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Television's 20 Biggest Liars

Those Pretty Little Liars have some pretty big competition when it comes to these fibbers.

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Via ABC Family

Emily, Hanna, Aria, and Spencer have spent 84 episodes deceiving the police, denying the truth, and dodging an 'A'nonymous killer who will seemingly stop at nothing to silence them for good on ABC Family's Pretty Little Liars.

But these high schoolers could learn a thing of two from these mendacious men and women.

Sydney Bristow (Alias)

To her friends, Sydney Bristow was a globe-hopping banker who was too busy balancing international checkbooks to be on time for dinner. In reality, Sydney was an international super spy who kept the world safe from Arvin Sloane's megalomaniacal schemes.

Arya Stark (Game of Thrones)

Always the tomboy, Arya got a haircut to match her personality after escaping the evil clutches of the Lannisters and is currently traversing the countryside as an orphan boy named Arry.


Barney Stinson (How I Met Your Mother)

The legen — wait for it — dary lothario has adopted hundreds of fake personas, from astronauts to women, all in the quest to have as many one-night stands as possible.

Nicholas Brody (Homeland)

After eight years in Afghanistan captivity, the P.O.W. returned to America with a major secret: he was now a sleeper agent with the singular goal of decimating the executive office.

Frank Underwood (House of Cards)

D.C.'s preeminent puppetmaster lied, cheated and murdered his way to the Vice Presidency, which is, as he creepily reminds you, "one heartbeat away from the presidency and not a single vote cast in my name."


Neal Caffrey (White Collar)

In order to have his four-year prison sentence expunged, the world-class conman accepted a job with the F.B.I. and now uses those tremendous grifting skills to capture his former criminal comrades.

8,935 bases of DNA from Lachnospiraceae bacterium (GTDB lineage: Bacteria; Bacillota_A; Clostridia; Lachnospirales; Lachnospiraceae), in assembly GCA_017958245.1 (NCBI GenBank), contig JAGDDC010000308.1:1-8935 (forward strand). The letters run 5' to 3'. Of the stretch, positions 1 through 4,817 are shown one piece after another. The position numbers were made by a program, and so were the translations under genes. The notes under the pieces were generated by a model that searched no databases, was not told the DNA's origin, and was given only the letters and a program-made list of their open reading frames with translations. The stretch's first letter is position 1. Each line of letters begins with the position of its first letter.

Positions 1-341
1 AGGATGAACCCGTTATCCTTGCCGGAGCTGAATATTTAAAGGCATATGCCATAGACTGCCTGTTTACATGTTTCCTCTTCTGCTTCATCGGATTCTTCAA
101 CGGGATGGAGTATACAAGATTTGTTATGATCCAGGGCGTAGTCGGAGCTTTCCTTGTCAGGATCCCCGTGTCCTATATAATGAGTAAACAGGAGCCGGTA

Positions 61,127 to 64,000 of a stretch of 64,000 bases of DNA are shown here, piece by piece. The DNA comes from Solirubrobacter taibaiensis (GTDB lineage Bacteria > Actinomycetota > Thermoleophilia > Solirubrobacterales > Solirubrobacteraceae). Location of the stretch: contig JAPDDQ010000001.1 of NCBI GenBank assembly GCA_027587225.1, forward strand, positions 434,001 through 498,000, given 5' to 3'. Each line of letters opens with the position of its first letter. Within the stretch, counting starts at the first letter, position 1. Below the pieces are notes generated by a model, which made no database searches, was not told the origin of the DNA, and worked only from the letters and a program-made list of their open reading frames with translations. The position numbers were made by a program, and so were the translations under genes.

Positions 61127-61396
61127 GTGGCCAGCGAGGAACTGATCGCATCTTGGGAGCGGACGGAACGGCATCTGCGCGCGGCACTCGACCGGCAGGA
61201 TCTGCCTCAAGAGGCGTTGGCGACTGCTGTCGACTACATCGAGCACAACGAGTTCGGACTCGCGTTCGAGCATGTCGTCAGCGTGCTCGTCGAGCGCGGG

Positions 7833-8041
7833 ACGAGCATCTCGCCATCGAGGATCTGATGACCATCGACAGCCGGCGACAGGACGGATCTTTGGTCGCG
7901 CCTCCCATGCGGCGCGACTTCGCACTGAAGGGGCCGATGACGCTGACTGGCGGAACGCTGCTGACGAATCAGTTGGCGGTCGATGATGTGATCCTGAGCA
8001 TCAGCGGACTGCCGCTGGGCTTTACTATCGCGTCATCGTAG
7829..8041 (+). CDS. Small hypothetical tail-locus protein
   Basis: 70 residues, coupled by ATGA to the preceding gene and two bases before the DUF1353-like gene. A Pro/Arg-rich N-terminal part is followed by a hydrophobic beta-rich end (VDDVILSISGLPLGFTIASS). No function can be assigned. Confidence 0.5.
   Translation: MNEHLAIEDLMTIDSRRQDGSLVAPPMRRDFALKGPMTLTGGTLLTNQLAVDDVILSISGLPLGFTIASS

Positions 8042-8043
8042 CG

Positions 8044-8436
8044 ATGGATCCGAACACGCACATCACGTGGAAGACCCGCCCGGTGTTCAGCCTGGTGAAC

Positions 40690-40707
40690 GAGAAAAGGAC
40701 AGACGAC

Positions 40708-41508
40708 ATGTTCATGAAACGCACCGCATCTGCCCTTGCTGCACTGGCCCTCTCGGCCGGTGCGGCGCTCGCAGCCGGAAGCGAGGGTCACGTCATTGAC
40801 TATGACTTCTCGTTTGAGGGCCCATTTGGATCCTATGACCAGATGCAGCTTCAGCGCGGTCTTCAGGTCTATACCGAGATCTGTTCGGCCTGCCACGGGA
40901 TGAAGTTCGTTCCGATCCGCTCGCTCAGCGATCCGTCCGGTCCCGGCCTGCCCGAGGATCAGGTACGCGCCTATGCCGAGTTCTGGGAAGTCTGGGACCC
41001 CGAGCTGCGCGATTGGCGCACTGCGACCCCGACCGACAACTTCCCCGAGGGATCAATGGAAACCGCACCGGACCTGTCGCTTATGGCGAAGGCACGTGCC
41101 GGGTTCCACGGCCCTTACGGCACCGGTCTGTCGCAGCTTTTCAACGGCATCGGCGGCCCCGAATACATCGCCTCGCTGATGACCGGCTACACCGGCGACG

George Costanza (Seinfeld)

The man who once said, "It's not a lie if you believe it," was television's premiere duke of deceit for nearly a decade, tricking the world (but mostly himself) into thinking he was an integral member of society.

Fans learned a lot about Dunder Mifflin's most mysterious drone over The Office's nine seasons: he claimed to have been in prison, in an iron lung, fathered a child, been a cult member, and asserted to be 82 years old, 64 years old, and 30 years old. Very little of it was likely true. In fact, the only thing we definitely know about Creed is that he's a kleptomaniac.


Dan Humphrey (Gossip Girl)

"Who Is Gossip Girl?" The CW's soapy dramedy teased that question for six seasons before revealing in the 2012 finale that Dan Humphrey had been behind the bitchy blog all along. A revelation that rocked fans because, well, it made no sense when you actually examined the show's timeline.

Sarah Manning (Orphan Black)

To the world at large, police officer Elizabeth Childs is alive and well. That's because Sarah Manning assumed her identity, after watching the woman she took to be her doppelgänger commit suicide.

Don Draper (Mad Men)

Every word out of the ad man's mouth should be questioned (his name isn't even Don Draper, it's Dick Whitman) as every syllable is expertly designed to sell you on his products, his persona, or his principles.


Mike Ross (Suits)

Thanks to an eidetic memory, the wunderkind had been paying his bills by acing the LSATs for other people after being expelled from college. Eventually he used his photographic memory to score a job at New York's top law firm, where he spends as much time protecting his clients as he does protecting his secret.


Benjamin Linus (Lost)

Given the fact he murdered hundreds of DHARMA employees, staged a coup, and established his own cult-like community on the memory-manipulating island, it's no surprise even Ben had trouble separating fact from fiction.

Cliff Clavin (Cheers)

Cliff could elegantly speak on any subject — regardless of whether or not his information was accurate. The know-it-all inexplicably ended up as a contestant on Jeopardy, where he thrived ... mostly because the categories were, seemingly, tailor-made for him.

Jane Bingum (Drop Dead Diva)

Legal eagle Jane Bingum relies on truth to exonerate her clients, but is lying to nearly everyone in her personal life because she's actually Deb Dobkins, a supermodel whose soul was accidentally placed back inside Jane's body when both had simultaneous near-death experiences.

Saul Goodman (Breaking Bad)

There's a reason New Mexico's biggest criminals know they "Better Call Saul!" He's the only man who will happily conceal their crimes ... and facilitate some additional "business opportunities" for good measure.